The car resides in Mishawaka, Indiana (just east of South Bend--actually just across the street), and is remarkable in that it appears to be not only completely original with just two exceptions: A magneto change is evident, probably because apparently Wisconsin engines built just three of the engine installed in this car, and apparently the race car's engine is the only one left. The engine is an 836cid straight six, SOHC, with dual ignition off one magneto/distributor. The cylinders are cast in pairs, in aluminum (in fact, the entire engine appears to be aluminum, although probably with cast-iron cylinder liners. The other change made to the car somewhere in its history was the addition of an electric starter, necessitating the fabricating of an exposed ring gear around the exposed flywheel.
Heaven only knows what chassis was used, but it appears to have been built from a pre-1920 touring car chassis, probably one of the larger makes, but little exists, as I understand it, as to the origin of the chassis. A lot of hand fabrication is evident, not to mention the relatively low budget under which it seems to have been built. There is a lot of improvisation on the car, mostly doing with attempts at streamlining it: The front axle is faired in over the channel section with carved wooden blocks held in place with yards of tape, the space between the body sides and the top of the frame rails is filled with shaped and smoothly sanded wood planking. The leading ends of the steering drag link and other control rods have tapered cones welded to them.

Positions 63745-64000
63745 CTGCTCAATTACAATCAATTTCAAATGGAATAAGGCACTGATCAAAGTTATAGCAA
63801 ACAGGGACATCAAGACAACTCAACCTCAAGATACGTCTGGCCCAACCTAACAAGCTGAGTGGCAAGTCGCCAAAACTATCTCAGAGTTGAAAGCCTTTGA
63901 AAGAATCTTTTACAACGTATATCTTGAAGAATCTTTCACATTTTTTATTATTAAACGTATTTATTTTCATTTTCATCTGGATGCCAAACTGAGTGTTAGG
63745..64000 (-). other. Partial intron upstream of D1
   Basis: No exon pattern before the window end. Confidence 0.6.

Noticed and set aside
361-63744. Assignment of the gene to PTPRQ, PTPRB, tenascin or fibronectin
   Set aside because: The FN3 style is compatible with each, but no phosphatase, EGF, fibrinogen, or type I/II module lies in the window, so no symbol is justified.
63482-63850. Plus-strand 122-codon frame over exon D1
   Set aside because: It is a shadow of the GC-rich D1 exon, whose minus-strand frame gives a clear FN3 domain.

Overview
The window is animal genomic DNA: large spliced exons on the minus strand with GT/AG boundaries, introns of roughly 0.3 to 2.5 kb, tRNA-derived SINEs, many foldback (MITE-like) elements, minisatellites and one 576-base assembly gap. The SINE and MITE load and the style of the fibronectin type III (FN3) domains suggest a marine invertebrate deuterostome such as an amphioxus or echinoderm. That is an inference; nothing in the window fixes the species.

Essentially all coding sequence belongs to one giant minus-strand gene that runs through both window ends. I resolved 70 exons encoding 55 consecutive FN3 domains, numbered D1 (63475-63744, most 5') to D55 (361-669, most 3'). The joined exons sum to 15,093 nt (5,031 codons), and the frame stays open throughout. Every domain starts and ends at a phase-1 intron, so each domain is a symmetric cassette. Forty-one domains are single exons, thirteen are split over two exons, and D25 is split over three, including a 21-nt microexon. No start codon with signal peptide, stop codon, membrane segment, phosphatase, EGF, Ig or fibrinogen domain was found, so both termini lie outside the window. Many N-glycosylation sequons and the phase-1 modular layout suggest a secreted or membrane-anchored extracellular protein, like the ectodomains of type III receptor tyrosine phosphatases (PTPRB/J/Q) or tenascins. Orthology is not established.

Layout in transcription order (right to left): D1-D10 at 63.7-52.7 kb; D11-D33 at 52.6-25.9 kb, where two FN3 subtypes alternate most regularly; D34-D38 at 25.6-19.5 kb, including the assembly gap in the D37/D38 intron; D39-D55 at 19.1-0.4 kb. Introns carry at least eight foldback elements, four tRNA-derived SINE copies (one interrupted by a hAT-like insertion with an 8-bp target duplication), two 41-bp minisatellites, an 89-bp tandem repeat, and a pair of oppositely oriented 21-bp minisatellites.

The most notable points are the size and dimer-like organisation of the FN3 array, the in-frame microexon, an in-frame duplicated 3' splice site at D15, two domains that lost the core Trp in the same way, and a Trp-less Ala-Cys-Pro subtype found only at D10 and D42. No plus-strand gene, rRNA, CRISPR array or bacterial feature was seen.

I assume that the Wisconsin Special was in attendance at Goodwood this summer, given the Goodwood Festival of Speed 2004 decals on the sides of the cowling. If you saw it there, you might have wondered at the rough bodywork evident. Apparently, Haugdahl was very much a backyard (or in the barn) mechanic, in rural Minnesota, operating without much money, so the body, while very nicely shaped, is full of all sorts of hammer "dings", but from the inside out, indicating that there was no money to have the tail, cowling and nose professionally made. Likewise, the body panels are all sheet steel, not aluminum, and no attempt was made to weld anything beyond the seams down the middle of the tail. All body panels are mounted with flat-head slotted screws as well. Similar hammer marks (again from the inside out) are all over the top and sides of the nose, and of course the nose itself shows a good bit of debris damage. Wheels are 20" Rudge-Whitworth wires.